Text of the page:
Johan Jakob FerberFerber, Johan Jacob
(1743-1790). Swedish. Professor of
chemistry at Mitau, of mineralogy at St
Petersburg. Superintendent of the board
of mines, Berlin. Correspondent of
Linnaeus. hopes that Linnaeus has remained in good health since they met in Stockholm. Unless he is mistaken, Ferber believes that Linnaeus has a collection of engraved portraits of learned persons. In order to increase the collection Ferber has the honour to send the enclosed, that is a good similarity Ignaz von BornBorn, Ignaz von (1741-1791).
Austrian. Imperial counsellor of mines,
Vienna. Correspondent of Linnaeus. despite him apparently being in a most unhappy state of mind. Otherwise he has a much more pleasant and friendly appearance. One of von Born’s friends had commissioned it as a frontispiece in a book entitled Acta litteraria Bohemiae et MoraviaeVoigt, Adaukt Acta litteraria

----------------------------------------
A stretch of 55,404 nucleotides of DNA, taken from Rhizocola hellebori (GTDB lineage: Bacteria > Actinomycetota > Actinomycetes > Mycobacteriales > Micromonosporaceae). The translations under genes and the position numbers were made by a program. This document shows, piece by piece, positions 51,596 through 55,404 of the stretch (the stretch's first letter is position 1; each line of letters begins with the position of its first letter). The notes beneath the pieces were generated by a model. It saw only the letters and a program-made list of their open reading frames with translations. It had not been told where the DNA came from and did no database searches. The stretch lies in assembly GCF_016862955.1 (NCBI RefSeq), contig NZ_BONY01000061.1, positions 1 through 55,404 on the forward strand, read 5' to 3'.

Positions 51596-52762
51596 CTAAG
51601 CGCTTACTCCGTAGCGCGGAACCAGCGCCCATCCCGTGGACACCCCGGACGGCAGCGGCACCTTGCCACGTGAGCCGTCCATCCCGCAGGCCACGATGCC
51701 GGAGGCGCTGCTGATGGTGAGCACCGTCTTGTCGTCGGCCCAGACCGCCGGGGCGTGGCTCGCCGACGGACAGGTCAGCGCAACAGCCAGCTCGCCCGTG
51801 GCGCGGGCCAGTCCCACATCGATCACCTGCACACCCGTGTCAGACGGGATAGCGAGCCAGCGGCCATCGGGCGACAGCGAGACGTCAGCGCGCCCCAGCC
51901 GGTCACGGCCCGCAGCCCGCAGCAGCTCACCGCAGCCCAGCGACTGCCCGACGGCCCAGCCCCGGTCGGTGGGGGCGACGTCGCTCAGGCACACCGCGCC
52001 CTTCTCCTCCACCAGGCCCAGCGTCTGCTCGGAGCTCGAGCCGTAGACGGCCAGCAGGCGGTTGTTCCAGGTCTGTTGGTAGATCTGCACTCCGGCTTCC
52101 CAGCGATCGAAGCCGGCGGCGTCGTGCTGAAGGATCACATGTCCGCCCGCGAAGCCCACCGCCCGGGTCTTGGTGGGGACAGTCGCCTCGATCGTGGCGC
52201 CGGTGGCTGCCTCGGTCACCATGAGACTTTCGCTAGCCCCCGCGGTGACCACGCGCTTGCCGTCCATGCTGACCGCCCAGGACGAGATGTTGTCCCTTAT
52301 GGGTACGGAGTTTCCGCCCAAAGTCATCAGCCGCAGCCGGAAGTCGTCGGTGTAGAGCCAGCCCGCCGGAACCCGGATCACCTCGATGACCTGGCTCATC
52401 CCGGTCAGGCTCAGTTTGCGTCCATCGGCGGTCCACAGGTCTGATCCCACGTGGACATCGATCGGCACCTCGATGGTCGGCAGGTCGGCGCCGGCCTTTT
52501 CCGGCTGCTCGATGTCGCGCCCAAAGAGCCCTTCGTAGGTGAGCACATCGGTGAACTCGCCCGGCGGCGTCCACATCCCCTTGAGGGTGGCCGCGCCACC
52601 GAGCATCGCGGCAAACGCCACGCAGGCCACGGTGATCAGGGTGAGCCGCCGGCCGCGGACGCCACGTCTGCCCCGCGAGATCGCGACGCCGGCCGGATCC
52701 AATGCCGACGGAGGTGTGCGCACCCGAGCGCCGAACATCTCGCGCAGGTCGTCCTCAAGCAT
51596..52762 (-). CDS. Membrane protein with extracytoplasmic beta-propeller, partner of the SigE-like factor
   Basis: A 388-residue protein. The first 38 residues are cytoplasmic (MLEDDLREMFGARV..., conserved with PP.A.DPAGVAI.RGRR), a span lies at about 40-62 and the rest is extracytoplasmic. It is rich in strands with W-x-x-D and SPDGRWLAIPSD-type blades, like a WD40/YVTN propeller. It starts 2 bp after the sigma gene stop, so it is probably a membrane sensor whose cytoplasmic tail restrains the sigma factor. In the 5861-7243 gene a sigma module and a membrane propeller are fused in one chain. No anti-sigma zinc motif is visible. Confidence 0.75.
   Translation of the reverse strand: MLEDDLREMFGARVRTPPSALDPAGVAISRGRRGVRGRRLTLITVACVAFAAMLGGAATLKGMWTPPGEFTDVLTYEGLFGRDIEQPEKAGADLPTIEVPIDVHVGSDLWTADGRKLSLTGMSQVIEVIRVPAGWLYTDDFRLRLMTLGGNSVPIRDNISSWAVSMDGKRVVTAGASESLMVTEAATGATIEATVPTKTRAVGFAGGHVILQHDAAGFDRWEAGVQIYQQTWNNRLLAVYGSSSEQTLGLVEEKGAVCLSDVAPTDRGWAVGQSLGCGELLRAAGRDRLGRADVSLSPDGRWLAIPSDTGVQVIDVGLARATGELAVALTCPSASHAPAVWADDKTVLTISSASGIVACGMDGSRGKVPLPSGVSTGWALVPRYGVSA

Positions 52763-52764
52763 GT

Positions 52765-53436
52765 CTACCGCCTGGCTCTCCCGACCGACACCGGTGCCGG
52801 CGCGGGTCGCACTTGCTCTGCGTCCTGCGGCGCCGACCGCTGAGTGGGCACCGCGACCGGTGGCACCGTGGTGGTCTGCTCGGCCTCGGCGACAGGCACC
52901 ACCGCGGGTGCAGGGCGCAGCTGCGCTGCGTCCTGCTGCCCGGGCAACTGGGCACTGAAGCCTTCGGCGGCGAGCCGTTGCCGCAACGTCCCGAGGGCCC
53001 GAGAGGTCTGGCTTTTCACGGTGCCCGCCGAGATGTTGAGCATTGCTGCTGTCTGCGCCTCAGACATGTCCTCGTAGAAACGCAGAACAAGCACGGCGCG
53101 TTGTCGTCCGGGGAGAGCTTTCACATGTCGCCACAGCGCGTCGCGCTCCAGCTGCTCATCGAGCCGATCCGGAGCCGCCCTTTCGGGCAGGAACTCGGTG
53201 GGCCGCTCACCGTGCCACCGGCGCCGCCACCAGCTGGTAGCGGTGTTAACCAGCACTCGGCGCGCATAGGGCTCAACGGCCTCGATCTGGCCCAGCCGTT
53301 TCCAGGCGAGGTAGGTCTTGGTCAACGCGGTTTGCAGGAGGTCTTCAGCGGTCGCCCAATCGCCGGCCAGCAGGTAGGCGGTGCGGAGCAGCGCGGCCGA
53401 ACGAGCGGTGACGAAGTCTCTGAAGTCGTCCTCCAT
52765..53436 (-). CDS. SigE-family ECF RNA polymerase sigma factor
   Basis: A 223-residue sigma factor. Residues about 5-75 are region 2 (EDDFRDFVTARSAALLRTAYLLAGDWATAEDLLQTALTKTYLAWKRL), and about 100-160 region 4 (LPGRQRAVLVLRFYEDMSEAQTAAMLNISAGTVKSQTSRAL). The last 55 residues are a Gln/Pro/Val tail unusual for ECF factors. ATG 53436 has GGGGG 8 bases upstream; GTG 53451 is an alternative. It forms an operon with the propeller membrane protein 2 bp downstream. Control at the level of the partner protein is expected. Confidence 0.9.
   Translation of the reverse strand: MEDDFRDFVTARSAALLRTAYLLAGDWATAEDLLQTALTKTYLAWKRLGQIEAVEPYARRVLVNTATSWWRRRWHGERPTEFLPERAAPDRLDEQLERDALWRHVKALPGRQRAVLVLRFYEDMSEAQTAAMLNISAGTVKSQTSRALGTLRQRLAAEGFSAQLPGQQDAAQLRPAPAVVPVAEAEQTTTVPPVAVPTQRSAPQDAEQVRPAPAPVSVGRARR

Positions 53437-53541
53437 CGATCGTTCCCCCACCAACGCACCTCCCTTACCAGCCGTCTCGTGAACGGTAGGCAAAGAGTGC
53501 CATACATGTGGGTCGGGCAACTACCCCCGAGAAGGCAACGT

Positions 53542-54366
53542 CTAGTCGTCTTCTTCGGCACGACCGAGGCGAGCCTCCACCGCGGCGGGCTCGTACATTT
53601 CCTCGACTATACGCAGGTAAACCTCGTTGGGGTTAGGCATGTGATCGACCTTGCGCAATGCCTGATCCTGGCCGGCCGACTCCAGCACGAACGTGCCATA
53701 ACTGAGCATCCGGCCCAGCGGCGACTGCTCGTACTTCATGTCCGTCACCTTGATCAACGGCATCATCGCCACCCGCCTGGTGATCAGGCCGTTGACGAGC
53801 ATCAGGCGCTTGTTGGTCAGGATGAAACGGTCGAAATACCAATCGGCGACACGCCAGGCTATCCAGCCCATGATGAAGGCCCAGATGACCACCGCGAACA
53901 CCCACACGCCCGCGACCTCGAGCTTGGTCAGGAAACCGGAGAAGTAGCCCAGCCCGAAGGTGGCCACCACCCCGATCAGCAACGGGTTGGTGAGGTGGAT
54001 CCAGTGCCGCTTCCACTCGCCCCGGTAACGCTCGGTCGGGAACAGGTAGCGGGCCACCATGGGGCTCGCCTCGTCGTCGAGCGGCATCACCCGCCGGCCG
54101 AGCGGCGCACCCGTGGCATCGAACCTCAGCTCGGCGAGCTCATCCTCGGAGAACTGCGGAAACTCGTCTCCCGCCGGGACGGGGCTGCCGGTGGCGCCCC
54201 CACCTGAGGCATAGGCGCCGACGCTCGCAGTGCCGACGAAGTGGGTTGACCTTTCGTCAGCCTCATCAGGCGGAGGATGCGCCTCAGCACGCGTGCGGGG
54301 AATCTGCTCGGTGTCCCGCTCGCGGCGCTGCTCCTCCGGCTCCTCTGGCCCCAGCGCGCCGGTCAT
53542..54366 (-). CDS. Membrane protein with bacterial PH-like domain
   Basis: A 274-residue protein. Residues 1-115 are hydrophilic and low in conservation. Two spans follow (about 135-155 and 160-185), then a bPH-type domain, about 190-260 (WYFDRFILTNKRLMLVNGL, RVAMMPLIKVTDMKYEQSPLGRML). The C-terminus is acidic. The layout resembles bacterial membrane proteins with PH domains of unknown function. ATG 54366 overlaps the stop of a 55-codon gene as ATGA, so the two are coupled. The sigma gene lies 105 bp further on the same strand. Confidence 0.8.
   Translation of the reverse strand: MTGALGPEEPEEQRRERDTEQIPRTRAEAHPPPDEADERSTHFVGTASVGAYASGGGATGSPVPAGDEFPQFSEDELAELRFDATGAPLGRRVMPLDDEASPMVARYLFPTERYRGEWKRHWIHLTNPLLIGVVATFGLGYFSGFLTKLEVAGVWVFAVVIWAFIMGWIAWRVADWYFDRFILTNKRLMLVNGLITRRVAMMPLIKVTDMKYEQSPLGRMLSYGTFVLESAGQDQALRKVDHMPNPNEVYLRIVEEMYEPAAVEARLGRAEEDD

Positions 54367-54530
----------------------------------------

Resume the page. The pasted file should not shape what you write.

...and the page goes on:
Bohemiæ et Moraviæ,
I-II (Prague 1775-1783). . Von Born himself sent Ferber this copy to be passed on to Linnaeus together with his respects.
Ferber recently received a letter from Florence reporting that a physician there had received a prize for a cure of the disease Tinea, or scurf, that – unless Ferber is mistaken – consisted of powdered frog or toad, that is calcinated in a closed vessel and placed for 24 hours on the head, thereby avoiding the need of internal medicines. Carlo MusitanoMusitano, Carlo (1635-1714).
Italian. Priest and physician. is said to have already recommended the same means to cure this disease in his treatise on surgery [Ferber refers to Chirurgia theoretico-practicaMusitano, Carlo Chirurgia
theoretico-practica, seu trutina
(Cologne 1698). ]. It depends on the effect.